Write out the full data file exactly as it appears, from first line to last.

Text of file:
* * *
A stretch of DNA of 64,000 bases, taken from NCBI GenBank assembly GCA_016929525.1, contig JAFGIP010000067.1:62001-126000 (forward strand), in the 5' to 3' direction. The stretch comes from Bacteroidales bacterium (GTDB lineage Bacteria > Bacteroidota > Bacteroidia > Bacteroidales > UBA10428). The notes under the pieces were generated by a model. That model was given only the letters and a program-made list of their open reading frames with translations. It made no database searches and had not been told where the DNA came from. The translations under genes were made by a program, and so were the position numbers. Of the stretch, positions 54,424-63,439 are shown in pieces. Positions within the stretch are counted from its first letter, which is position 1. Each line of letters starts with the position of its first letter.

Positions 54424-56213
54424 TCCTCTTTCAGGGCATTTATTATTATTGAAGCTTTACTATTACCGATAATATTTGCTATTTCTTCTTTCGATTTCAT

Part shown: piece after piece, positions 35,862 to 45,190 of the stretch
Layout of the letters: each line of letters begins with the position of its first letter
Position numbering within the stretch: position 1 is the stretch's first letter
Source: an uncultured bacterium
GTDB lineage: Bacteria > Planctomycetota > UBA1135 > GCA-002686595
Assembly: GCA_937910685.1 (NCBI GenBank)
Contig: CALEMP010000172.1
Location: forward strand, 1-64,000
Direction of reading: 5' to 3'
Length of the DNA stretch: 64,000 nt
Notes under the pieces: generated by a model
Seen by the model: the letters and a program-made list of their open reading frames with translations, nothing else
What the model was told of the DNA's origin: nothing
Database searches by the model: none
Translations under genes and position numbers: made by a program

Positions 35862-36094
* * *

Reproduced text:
A stretch of DNA of 64,000 bases, taken from NCBI GenBank assembly GCA_016929525.1, contig JAFGIP010000067.1:62001-126000 (forward strand), in the 5' to 3' direction. The stretch comes from Bacteroidales bacterium (GTDB lineage Bacteria > Bacteroidota > Bacteroidia > Bacteroidales > UBA10428). The notes under the pieces were generated by a model. That model was given only the letters and a program-made list of their open reading frames with translations. It made no database searches and had not been told where the DNA came from. The translations under genes were made by a program, and so were the position numbers. Of the stretch, positions 54,424-63,439 are shown in pieces. Positions within the stretch are counted from its first letter, which is position 1. Each line of letters starts with the position of its first letter.

Positions 54424-56213
54424 TCCTCTTTCAGGGCATTTATTATTATTGAAGCTTTACTATTACCGATAATATTTGCTATTTCTTCTTTCGATTTCAT

Part shown: piece after piece, positions 35,862 to 45,190 of the stretch
Layout of the letters: each line of letters begins with the position of its first letter
Position numbering within the stretch: position 1 is the stretch's first letter
Source: an uncultured bacterium
GTDB lineage: Bacteria > Planctomycetota > UBA1135 > GCA-002686595
Assembly: GCA_937910685.1 (NCBI GenBank)
Contig: CALEMP010000172.1
Location: forward strand, 1-64,000
Direction of reading: 5' to 3'
Length of the DNA stretch: 64,000 nt
Notes under the pieces: generated by a model
Seen by the model: the letters and a program-made list of their open reading frames with translations, nothing else
What the model was told of the DNA's origin: nothing
Database searches by the model: none
Translations under genes and position numbers: made by a program

Positions 35862-36094